I'm being told that we're looking at a commitment of something like a week of feedings every 3-4 hours, tapering to 2ish more weeks of every 6 hours or so, towards the end of which a bag of cold milk can be hung outside for the lamb to help herself to while browsing. Does this sound about right?

With tiny kittens, you have to stimulate them to poop after eating, like their mama cat would. Do you have to do anything like this for lambs? No one really says anything about poop in the articles I've read.

Sorry if this is a little scattered - I'm feeling a little scattered trying to learn enough to make a decision quickly. Thanks in advance for any advice you can offer!
 
R Ranson
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Oh, a little baby bottle fed lamb. Exciting.

I advocate for good quality goats milk. It's the closest mammal milk to sheep that most people have access to. I haven't had any scours yet, nor have I met a farmer who bottle fed a lamb goats milk have any trouble. I think it's more technique of feeding than the milk itself. But then again, we've only done with raw goats milk... so perhaps the pasteurization and homogenization does something to the milk that the lamb has trouble digesting.

Other people have other opinions. A lot of it will depend on what you have access to.

I haven't raised a bottle bummer this early in the year, so it's a bit too cold here for a lamb to be outside 24 hours without a warm body (like mummy) to keep it warm. I can't really say what you 'should' do, but I'll tell you what's worked for me in the past.

We set up a run outside the front door. A variation on the run we use for mummy and baby ducks. Inside the run, there is a dog crate (small at first, bigger when the lamb grows) with hay in it for bedding (and a feed bag under the hay for easy cleaning). During the day, the lamb is in the run, or beside us while we work in the garden, and do other chores. During the night, we bring the crate inside - but BEFORE we turn the heat on / start the fire for the evening. Too sudden a change in temperature can be really hard on any animal, little lambs especially. If I'm spinning, on the computer, or watching a film, I keep the lamb on my lap. Otherwise it's in the crate near us.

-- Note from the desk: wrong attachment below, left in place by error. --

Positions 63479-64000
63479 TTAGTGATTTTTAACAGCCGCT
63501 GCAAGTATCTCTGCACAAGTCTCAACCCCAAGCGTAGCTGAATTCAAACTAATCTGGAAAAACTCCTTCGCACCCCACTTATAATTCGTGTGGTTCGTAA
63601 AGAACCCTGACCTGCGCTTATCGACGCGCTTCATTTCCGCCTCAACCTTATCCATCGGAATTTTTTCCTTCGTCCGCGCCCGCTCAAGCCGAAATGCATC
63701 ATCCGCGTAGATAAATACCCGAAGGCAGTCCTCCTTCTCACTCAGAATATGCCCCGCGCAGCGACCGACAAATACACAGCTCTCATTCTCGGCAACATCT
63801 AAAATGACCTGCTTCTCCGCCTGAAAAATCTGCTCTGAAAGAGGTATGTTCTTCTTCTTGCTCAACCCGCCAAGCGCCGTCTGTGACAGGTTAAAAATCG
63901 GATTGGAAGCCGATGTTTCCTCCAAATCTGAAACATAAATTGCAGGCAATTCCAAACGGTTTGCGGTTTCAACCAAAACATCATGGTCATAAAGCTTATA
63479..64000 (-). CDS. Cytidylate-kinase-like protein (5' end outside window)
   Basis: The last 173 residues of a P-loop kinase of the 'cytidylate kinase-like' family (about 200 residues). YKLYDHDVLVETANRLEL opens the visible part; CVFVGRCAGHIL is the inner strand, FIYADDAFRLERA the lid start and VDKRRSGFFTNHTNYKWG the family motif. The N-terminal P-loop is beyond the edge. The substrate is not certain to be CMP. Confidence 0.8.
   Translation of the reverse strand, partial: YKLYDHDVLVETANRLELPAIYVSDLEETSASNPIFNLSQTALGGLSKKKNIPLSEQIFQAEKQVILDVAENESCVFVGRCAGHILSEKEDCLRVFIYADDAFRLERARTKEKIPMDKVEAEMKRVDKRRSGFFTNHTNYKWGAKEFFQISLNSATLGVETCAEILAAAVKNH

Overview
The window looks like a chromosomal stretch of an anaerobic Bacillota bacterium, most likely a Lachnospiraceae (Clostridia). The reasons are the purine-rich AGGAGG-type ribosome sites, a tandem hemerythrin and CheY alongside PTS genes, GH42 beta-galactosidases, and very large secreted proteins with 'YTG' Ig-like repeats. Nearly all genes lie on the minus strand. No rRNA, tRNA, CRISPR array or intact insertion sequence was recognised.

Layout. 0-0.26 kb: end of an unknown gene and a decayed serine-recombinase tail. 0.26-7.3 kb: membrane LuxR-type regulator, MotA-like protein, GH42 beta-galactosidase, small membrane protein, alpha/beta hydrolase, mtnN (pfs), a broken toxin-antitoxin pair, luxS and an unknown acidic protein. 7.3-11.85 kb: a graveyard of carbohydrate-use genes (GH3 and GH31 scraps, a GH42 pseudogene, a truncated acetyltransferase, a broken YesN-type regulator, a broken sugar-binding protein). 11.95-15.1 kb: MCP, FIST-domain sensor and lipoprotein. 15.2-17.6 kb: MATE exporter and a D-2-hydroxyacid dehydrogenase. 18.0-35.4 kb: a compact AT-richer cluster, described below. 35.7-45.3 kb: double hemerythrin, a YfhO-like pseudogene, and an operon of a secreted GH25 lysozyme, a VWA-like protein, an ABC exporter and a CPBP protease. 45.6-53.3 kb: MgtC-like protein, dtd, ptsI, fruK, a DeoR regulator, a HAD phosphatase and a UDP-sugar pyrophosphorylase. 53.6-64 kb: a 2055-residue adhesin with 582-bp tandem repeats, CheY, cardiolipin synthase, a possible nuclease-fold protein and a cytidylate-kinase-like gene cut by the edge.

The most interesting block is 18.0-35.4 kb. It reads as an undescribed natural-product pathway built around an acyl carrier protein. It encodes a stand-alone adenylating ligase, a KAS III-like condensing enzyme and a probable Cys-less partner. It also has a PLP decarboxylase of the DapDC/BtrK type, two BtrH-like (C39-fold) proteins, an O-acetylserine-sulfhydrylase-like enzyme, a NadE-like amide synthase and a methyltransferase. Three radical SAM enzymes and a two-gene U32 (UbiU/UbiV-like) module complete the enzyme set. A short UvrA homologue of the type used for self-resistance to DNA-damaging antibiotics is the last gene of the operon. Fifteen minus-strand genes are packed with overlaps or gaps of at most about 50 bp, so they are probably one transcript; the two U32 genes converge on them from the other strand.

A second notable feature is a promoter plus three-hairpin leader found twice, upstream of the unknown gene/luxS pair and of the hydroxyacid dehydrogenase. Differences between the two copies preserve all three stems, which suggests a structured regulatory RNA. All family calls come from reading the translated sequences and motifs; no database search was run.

Sheep are very social and they need a flock to belong to.

I halter train the lamb as soon as it's big enough to wear a halter, so that it can come with me in the car and swindle cute people out of free animal food like brewery grain and leftovers from the grocery store. Lamb doesn't come in the shop with me, but being outside the shop while another member of the family goes in shopping, usually gets people's attention.

The halter helps when the sheep is too big for the run, we can tether it near something that needs munching on.

You'll probably get lots of (conflicting) advice, and not all of it will work for you. Use the resources you already have and follow the method that matches your values.


One other thing to think about is vaccination.
Do you want to vaccinate? Most farmers do and most vets recommend it. Since the lamb is not on yummy mummy it isn't getting the antibodies from her, so it's something to consider.
 
Roberta Wilkinson
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We decided to go for it!



Our friends lent us a z pen so she's got a little place in the house, and the feed store lady unexpectedly hooked us up with a nearby goat keeper who sells their milk for livestock use for only $5/gallon. She's not sure she likes this not-mom method of feeding yet, but we've gotten a few ounces of goat milk enriched with a bit of cow cream into her with a combination of bottle and plastic syringe. Hopefully she'll come around soon and get excited about the bottle.

 
Roberta Wilkinson
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Thanks for the pie, R!

Things seem to be going well. She's got the hang of the bottle now, and would pretty much nurse nonstop if we'd let her (we don't). First day she was here we were only able to estimate her weight by weighing ourselves with and without her on the analog bathroom scale. That put her at about 6 lbs. Since then, we've rigged up a better system with a luggage scale and a shopping bag. She's putting on about half a pound a day, which seems good, though I couldn't find any numbers on growth rates for Welsh lambs.

I was worried this would be a terrible slog but worth it for a free sheep, but in fact she's pretty much a delight. She flocks with us when we go on family walks, loves to play racing games, has headbutting contests with her reflection in the mirror, and loves to cuddle. We took her with us to town yesterday, and she was the hit of the 4 year old's birthday party, as I'm sure you can imagine.